Laurenson, S., Bolan, N., Horne, D., Vogeler, I. and Lowe, H.  (2007) The sustainable management of sewage wastewater irrigation to pastureNew Zealand Land Treatment Collective: Proceedings for the 2007 Annual Conference.  Retrieved from: http://www.lei.co.nz/images/custom/2007_sewage_wastewater_irrigation.pdf.

Magesan, G. N. and Wang, H. (2003) Application of municipal and industrial residuals in New Zealand forests: and overview.  Australian Journal of Soil Research, 41, 557 – 567.

Mermet, L., Homewood, K., Dobson, A. and Billé, R. (2008) Five paradigms of collective action underlying the human dimension of conservation. In Macdonald, D. W. and Service, K. (eds), Key topics in conservation biology, Chichester, Blackwell Publishing, pp. 42-58.

New Zealand Water and Waste Association (NZWWA) (2003) Guidelines for the safe application of biosolids to land in New Zealand.  Retrieved from:

http://www.nzwwa.org.nz/Folder?Action=View%20File&Folder_id=101&File=biosolids_guidelines.pdf.

Parkyn, S. M., Davies-Colley, R. J., Halliday, J. N., Costley, K. J. and Croker, G. F. (2003)  Planted Riparian Buffer Zones in New Zealand: Do They Live Up to Expectations? Restoration Ecology, 11, 4, 436–447.

Parkyn, S (2004) Review of riparian buffer zone effectiveness, MAF Technical Paper,No: 2004/05.

Parliamentary Commission for the Environment (2013) Water quality in New Zealand: Land use and nutrient pollution, Wellington, Parliamentary Commission for the Environment.

Quinn, J.M., Bryce Cooper, A., Davies‐Colley, R. J., Rutherford, J.C., and Williamson, R.B. (1997) Land use effects on habitat, water quality, periphyton, and benthic invertebrates in Waikato, New Zealand, hill‐country streams. New Zealand Journal of Marine and Freshwater Research, 31 (5) 579-597.

Schipper, L. A. and McGill, A (2008) Nitrogen transformation in a denitrification layer irrigated with dairy factory effluent. Water Research, 42, 2457 – 2464.

Silvertown, J. Buesching, C.D., Jacobson, S.K. and Rebelo, T. (2007) Citizen science and nature conservation. In Macdonald, D. W. and Service, K. (eds), Key topics in conservation biology, Chichester, Blackwell Publishing, pp. 127-141.

Tanner, C. C., Nguyen, M. L. and Sukias, J. P. S. (2005) Nutrient removal by a constructed wetland treating subsurface drainage from grazed dairy pasture.  Agriculture, Ecosystems and Environment, 105, 145 – 162.

Treweek, G., Balks, M. R. and Schipper, L. A. (2010) Nitrogen leaching from effluent irrigated pasture, on a vitrand (pumice soil), Taupo, New Zealand – initial results,  2010 19th World Congress of Soil Science, Soil Solutions for a Changing World, Brisbane, Australia, Published on DVD.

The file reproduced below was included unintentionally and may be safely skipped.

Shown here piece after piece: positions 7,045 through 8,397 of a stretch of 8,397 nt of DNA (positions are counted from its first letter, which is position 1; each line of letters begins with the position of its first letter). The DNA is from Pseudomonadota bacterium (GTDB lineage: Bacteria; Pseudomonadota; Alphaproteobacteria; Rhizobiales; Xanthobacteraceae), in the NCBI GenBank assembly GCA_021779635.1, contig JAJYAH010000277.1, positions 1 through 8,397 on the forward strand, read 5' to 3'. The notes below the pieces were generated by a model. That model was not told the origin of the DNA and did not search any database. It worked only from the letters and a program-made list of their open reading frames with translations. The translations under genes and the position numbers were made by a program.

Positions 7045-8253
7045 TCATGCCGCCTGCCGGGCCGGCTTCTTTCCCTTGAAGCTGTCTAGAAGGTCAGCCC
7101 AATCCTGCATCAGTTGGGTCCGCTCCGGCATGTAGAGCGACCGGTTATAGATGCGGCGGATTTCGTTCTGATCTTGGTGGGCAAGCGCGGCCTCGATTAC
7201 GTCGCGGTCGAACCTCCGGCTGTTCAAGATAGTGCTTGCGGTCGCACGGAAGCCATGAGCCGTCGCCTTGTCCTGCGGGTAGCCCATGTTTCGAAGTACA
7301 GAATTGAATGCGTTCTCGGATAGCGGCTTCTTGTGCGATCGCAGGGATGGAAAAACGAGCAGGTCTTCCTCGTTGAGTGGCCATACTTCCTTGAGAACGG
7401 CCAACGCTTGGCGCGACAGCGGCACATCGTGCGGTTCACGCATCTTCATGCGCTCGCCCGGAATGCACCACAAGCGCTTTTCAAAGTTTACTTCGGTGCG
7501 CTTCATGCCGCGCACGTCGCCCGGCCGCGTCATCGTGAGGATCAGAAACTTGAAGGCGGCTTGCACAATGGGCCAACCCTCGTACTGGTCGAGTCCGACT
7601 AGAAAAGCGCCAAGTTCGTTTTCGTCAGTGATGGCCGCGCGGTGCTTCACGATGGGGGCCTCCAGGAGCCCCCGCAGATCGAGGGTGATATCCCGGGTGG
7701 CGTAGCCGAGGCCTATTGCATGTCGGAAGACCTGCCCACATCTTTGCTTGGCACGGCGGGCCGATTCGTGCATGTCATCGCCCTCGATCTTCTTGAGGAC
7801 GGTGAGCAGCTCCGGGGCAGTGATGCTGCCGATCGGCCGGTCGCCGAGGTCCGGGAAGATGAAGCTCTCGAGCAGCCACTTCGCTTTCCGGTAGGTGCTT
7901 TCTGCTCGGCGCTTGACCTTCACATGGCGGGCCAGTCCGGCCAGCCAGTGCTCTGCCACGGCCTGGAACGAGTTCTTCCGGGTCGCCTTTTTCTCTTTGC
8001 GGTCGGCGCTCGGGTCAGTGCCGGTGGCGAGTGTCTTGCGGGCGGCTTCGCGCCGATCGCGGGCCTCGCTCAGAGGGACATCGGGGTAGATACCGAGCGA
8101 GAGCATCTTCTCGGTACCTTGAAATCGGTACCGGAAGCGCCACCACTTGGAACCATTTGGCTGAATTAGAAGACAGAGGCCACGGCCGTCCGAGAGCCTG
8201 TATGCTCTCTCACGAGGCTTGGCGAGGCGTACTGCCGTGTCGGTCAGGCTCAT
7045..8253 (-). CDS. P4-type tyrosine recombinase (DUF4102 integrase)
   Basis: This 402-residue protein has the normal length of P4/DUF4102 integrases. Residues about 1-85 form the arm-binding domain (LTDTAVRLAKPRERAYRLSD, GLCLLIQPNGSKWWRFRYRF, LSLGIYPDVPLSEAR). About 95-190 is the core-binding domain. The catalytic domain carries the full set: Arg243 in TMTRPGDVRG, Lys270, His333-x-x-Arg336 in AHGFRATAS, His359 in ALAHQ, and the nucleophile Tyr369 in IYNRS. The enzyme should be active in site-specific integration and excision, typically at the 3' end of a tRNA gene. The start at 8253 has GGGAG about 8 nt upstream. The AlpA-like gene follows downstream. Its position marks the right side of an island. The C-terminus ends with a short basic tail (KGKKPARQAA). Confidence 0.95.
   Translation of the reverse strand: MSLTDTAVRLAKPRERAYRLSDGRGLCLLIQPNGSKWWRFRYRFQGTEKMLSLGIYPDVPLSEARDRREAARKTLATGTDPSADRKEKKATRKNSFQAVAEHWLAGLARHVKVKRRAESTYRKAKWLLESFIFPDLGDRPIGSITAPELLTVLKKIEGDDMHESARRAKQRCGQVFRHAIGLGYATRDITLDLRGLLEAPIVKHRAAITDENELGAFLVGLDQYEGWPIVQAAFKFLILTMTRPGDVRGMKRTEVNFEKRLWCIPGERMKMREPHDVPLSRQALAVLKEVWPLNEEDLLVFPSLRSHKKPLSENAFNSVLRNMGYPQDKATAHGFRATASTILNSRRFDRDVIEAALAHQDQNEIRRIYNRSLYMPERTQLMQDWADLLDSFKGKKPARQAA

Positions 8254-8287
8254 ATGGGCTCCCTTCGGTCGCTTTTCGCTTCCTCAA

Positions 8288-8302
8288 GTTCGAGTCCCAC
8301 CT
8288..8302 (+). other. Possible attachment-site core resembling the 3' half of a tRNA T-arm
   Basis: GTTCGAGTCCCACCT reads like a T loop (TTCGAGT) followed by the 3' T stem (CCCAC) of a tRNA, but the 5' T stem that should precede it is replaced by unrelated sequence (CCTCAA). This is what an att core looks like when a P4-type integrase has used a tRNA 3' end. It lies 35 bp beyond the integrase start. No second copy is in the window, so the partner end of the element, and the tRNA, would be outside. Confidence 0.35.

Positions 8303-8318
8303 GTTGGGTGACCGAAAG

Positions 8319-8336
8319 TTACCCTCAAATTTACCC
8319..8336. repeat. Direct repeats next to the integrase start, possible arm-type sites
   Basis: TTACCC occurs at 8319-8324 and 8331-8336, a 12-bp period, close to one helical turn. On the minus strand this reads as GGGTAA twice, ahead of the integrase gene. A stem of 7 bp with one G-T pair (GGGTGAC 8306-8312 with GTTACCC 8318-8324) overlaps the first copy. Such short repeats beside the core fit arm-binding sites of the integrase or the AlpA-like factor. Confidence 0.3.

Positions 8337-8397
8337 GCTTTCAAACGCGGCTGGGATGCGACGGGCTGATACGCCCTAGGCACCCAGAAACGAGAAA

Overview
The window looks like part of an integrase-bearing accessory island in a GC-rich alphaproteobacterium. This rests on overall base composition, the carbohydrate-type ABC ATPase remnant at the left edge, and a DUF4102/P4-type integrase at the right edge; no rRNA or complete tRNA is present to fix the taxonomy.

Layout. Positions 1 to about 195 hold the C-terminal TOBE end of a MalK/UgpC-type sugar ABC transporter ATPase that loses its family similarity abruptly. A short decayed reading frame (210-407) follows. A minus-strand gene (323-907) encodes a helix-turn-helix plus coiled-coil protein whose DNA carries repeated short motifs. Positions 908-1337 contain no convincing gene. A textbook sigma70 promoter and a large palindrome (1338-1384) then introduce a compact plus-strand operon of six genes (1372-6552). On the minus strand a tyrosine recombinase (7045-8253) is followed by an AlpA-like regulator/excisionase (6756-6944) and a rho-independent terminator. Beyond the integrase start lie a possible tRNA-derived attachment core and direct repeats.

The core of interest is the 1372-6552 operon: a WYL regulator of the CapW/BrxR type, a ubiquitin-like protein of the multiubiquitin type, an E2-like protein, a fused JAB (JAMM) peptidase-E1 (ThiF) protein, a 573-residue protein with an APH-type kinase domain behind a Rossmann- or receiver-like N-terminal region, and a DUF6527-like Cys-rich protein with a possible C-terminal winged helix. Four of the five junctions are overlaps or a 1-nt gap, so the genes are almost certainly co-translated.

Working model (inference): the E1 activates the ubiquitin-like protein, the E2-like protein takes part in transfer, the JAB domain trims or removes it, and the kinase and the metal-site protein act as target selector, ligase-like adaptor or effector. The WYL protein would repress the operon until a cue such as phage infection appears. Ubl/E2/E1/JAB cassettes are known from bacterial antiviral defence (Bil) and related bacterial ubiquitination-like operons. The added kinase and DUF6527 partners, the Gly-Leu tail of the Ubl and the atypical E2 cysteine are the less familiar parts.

Stuart McKayStuart McKay has over 15 years experience working for  governments in Australia, the UK and New  Zealand across  health, agriculture, housing  and environment portfolios.  His experiences  range  from  representing Australia at Commission on Sustainable  Development meetings at the UN  headquarters  in New York to  providing project management expertise to health, housing and social  care  projects in the  UK.    With the New Zealand government at the Ministry for Primary Industries  Stuart was responsible for the 2011  independent audit of  the  Dairying and Clean Streams Accord, the Natural Resource Sector Briefing for Incoming Ministers and part of the cross portfolio team that implemented the National Policy Statement on Freshwater Management.  Stuart was also pivotal in securing funding for the establishment of  the  Mangatarere  Restoration Society a community restoration group in the Wairarapa.  Stuart is  sustainable  development  consultant at Sustainable Communities and is currently completing a  post graduate certificate in ecological  restoration at  Victoria University, Wellington to supplement  and specialise his expertise.  He currently holds a Bachelor of Science in  Environmental Science and Social Ecology with Honours in Sustainable Development from Murdoch University in Perth, Western Australia.